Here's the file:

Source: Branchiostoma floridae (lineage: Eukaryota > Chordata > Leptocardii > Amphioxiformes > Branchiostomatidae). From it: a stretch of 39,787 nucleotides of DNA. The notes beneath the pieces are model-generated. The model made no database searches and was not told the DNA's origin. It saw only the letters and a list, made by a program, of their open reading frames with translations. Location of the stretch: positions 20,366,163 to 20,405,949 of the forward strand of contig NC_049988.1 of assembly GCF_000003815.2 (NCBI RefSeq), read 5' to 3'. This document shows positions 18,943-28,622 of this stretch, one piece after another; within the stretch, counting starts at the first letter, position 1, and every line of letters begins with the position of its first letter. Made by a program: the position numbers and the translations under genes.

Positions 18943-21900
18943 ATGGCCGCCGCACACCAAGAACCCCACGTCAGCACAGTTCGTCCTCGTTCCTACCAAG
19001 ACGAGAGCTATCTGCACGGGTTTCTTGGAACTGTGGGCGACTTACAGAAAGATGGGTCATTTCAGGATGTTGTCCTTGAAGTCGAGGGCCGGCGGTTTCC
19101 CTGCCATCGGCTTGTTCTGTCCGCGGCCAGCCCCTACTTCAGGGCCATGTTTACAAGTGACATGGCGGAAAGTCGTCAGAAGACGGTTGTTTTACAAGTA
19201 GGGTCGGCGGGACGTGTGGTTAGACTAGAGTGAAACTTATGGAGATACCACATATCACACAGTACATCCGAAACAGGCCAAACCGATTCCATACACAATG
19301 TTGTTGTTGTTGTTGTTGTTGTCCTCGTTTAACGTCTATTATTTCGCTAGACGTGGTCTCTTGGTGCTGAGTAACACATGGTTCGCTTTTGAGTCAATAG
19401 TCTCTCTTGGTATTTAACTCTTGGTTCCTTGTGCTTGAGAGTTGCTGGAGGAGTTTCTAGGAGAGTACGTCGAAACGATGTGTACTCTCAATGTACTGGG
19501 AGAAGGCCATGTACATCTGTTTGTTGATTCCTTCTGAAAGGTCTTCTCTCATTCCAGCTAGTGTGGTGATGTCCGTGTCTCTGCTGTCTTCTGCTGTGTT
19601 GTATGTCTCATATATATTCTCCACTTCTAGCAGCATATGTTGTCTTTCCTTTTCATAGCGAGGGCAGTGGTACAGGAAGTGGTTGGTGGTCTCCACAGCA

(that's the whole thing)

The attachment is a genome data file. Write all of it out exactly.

Source: Branchiostoma floridae (lineage: Eukaryota > Chordata > Leptocardii > Amphioxiformes > Branchiostomatidae). From it: a stretch of 39,787 nucleotides of DNA. The notes beneath the pieces are model-generated. The model made no database searches and was not told the DNA's origin. It saw only the letters and a list, made by a program, of their open reading frames with translations. Location of the stretch: positions 20,366,163 to 20,405,949 of the forward strand of contig NC_049988.1 of assembly GCF_000003815.2 (NCBI RefSeq), read 5' to 3'. This document shows positions 18,943-28,622 of this stretch, one piece after another; within the stretch, counting starts at the first letter, position 1, and every line of letters begins with the position of its first letter. Made by a program: the position numbers and the translations under genes.

Positions 18943-21900
18943 ATGGCCGCCGCACACCAAGAACCCCACGTCAGCACAGTTCGTCCTCGTTCCTACCAAG
19001 ACGAGAGCTATCTGCACGGGTTTCTTGGAACTGTGGGCGACTTACAGAAAGATGGGTCATTTCAGGATGTTGTCCTTGAAGTCGAGGGCCGGCGGTTTCC
19101 CTGCCATCGGCTTGTTCTGTCCGCGGCCAGCCCCTACTTCAGGGCCATGTTTACAAGTGACATGGCGGAAAGTCGTCAGAAGACGGTTGTTTTACAAGTA
19201 GGGTCGGCGGGACGTGTGGTTAGACTAGAGTGAAACTTATGGAGATACCACATATCACACAGTACATCCGAAACAGGCCAAACCGATTCCATACACAATG
19301 TTGTTGTTGTTGTTGTTGTTGTCCTCGTTTAACGTCTATTATTTCGCTAGACGTGGTCTCTTGGTGCTGAGTAACACATGGTTCGCTTTTGAGTCAATAG
19401 TCTCTCTTGGTATTTAACTCTTGGTTCCTTGTGCTTGAGAGTTGCTGGAGGAGTTTCTAGGAGAGTACGTCGAAACGATGTGTACTCTCAATGTACTGGG
19501 AGAAGGCCATGTACATCTGTTTGTTGATTCCTTCTGAAAGGTCTTCTCTCATTCCAGCTAGTGTGGTGATGTCCGTGTCTCTGCTGTCTTCTGCTGTGTT
19601 GTATGTCTCATATATATTCTCCACTTCTAGCAGCATATGTTGTCTTTCCTTTTCATAGCGAGGGCAGTGGTACAGGAAGTGGTTGGTGGTCTCCACAGCA